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Python Regular Expressions: re.sub(regex, replacement, subject)

P: n/a
Hi Folks,

I put a Regular Expression question on this list a
couple days ago. I would like to rephrase my question
as below:

In the Python re.sub(regex, replacement, subject)
method/function, I need the second argument
'replacement' to be another regular expression ( not a
string) . So when I find a 'certain kind of string' in
the subject, I can replace it with 'another kind of
string' ( not a predefined string ). Note that the
'replacement' may depend on what exact string is found
as a result of match with the first argument 'regex'.

Please let me know if the question is not clear.

Peace.
Vibha

=======
"Things are only impossible until they are not."

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Jul 21 '05 #1
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3 Replies


P: n/a
Vibha Tripathi wrote:
In the Python re.sub(regex, replacement, subject)
method/function, I need the second argument
'replacement' to be another regular expression ( not a
string) . So when I find a 'certain kind of string' in
the subject, I can replace it with 'another kind of
string' ( not a predefined string ). Note that the
'replacement' may depend on what exact string is found
as a result of match with the first argument 'regex'.

Please let me know if the question is not clear.


It's still not very clear, but my guess is you want to supply a
replacement function instead of a replacement string, e.g.:

py> help(re.sub)
Help on function sub in module sre:

sub(pattern, repl, string, count=0)
Return the string obtained by replacing the leftmost
non-overlapping occurrences of the pattern in string by the
replacement repl. repl can be either a string or a callable;
if a callable, it's passed the match object and must return
a replacement string to be used.

py> def repl(match):
.... print match.group()
.... return '46'
....
py> re.sub(r'x.*?x', repl, 'yxyyyxxyyxyy')
xyyyx
xyyx
'y4646yy'

STeVe
Jul 21 '05 #2

P: n/a
Vibha Tripathi wrote:
Hi Folks,

I put a Regular Expression question on this list a
couple days ago. I would like to rephrase my question
as below:

In the Python re.sub(regex, replacement, subject)
method/function, I need the second argument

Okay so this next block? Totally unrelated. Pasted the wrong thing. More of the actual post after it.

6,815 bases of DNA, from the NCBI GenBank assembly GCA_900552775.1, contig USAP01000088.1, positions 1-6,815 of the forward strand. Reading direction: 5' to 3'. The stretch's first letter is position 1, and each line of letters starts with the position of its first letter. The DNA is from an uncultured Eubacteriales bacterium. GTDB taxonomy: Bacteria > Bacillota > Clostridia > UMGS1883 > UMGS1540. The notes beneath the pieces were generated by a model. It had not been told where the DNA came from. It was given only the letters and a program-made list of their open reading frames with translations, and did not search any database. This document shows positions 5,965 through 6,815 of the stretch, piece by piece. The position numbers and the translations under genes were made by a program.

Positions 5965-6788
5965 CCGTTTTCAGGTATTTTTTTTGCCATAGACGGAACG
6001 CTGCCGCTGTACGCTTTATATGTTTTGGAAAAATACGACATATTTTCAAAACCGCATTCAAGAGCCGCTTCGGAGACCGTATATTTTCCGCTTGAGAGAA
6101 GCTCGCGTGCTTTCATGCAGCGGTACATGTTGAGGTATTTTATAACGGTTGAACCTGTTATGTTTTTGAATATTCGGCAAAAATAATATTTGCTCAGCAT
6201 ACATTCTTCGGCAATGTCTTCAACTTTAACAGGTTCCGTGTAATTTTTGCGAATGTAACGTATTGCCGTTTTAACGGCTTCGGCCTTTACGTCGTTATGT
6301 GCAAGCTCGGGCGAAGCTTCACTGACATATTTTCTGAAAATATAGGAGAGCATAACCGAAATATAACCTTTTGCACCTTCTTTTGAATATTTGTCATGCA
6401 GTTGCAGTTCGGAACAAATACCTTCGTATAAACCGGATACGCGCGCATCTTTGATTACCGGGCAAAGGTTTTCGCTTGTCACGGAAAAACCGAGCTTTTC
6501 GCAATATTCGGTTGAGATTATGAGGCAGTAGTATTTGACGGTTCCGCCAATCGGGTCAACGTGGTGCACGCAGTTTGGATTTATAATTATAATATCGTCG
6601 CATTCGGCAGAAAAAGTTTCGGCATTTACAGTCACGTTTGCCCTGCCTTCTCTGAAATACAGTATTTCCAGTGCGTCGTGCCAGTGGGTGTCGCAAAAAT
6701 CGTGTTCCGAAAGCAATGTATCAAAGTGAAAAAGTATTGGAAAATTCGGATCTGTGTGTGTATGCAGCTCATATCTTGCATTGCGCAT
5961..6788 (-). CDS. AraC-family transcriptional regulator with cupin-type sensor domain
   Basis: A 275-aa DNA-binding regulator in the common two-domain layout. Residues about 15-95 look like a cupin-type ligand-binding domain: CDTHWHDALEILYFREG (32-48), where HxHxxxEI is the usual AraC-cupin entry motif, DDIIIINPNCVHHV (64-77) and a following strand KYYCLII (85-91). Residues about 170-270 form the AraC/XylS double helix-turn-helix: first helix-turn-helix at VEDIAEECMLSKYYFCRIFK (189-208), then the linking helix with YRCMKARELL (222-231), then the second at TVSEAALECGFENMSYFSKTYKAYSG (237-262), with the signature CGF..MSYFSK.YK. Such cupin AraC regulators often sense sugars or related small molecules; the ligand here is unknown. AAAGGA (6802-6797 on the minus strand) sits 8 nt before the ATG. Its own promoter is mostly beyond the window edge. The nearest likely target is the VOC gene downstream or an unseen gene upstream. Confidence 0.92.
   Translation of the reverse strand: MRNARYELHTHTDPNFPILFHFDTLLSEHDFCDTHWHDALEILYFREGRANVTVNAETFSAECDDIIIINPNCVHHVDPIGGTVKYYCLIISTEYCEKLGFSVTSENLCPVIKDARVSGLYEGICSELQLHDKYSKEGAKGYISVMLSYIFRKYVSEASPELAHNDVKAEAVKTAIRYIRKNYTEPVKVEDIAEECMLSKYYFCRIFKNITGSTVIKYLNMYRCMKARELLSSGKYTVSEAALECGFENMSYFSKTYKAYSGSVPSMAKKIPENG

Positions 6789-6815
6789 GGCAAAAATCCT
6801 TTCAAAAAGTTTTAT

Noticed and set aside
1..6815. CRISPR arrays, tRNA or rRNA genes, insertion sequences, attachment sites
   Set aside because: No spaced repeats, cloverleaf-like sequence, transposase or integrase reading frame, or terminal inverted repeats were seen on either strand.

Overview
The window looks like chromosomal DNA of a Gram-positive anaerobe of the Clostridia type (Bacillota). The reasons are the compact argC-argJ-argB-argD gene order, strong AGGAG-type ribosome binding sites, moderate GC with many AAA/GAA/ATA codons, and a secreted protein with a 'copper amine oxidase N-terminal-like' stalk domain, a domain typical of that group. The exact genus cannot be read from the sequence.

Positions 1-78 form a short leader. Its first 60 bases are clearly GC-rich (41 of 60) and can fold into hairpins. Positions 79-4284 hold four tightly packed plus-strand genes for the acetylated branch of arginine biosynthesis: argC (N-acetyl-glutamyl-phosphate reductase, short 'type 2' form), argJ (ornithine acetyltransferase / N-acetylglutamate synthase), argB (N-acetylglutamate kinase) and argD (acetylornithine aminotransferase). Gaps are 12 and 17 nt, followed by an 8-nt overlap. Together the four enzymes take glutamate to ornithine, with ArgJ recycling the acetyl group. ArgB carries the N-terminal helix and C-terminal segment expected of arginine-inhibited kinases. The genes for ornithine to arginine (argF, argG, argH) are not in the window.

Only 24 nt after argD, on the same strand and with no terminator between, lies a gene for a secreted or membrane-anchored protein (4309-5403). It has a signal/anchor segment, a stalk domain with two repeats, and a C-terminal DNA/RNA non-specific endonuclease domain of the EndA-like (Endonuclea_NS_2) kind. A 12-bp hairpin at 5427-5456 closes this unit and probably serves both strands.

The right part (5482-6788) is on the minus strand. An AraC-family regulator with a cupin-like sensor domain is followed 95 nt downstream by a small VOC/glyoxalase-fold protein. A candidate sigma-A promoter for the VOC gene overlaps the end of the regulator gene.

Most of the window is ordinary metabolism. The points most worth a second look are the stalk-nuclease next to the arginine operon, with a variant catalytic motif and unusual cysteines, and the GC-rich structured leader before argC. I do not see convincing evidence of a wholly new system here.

'replacement' to be another regular expression ( not a
string) . So when I find a 'certain kind of string' in
the subject, I can replace it with 'another kind of
string' ( not a predefined string ). Note that the
'replacement' may depend on what exact string is found
as a result of match with the first argument 'regex'.


Do mean 'backreferences'?
re.sub(r"this(\d+)that", r"that\1this", "this12that foo13bar")

'that12this foo13bar'

Note that the replacement string r"that\1this" is not a regular expression,
it has completely different semantics as described in the docs. (Just
guessing: are you coming from perl? r"xxx" is not a regular expression in
Python, like /xxx/ in perl. It's is just an ordinary string where
backslashes are not interpreted by the parser, e.g. r"\x" == "\\x". Using
r"" when working with the re module is not required but pretty useful,
because re has it's own rules for backslash handling).

For more details see the docs for re.sub():
http://docs.python.org/lib/node114.html

--
Benjamin Niemann
Email: pink at odahoda dot de
WWW: http://www.odahoda.de/
Jul 21 '05 #3

P: n/a
"Vibha Tripathi" <vi*****@yahoo.com> wrote:
Hi Folks,

I put a Regular Expression question on this list a
couple days ago. I would like to rephrase my question
as below:

In the Python re.sub(regex, replacement, subject)
method/function, I need the second argument
'replacement' to be another regular expression ( not a
string) . So when I find a 'certain kind of string' in
the subject, I can replace it with 'another kind of
string' ( not a predefined string ). Note that the
'replacement' may depend on what exact string is found
as a result of match with the first argument 'regex'.


In re.sub, 'replacement' can be either a string, or a callable that
takes a single match argument and should return the replacement string.
So although replacement cannot be a regular expression, it can be
something even more powerful, a function. Here's a toy example of what
you can do that wouldn't be possible with regular expressions alone:
import re
from datetime import datetime
this_year = datetime.now().year
rx = re.compile(r'(born|gratuated|hired) in (\d{4})')
def replace_year(match):
return "%s %d years ago" % (match.group(1), this_year - int(match.group(2)))
rx.sub(replace_year, 'I was born in 1979 and gratuated in 1996.') 'I was born 26 years ago and gratuated 9 years ago'

In cases where you don't have to transform the matched string (such as
calling int() and evaluating an expression as in the example) but only
append or prepend another string, there is a simpler solution that
doesn't require writing a replacement function: backreferences.
Replacement can be a string where \1 denotes the first group of the
match, \2 the second and so on. Continuing the example, you could hide
the dates by:
rx.sub(r'\1 in ****', 'I was hired in 2001 in a company of 2001 employees.')

'I was hired in **** in a company of 2001 employees.'

By the way, run the last example without the 'r' in front of the
replacement string and you'll see why it is there for.

HTH,

George

Jul 21 '05 #4

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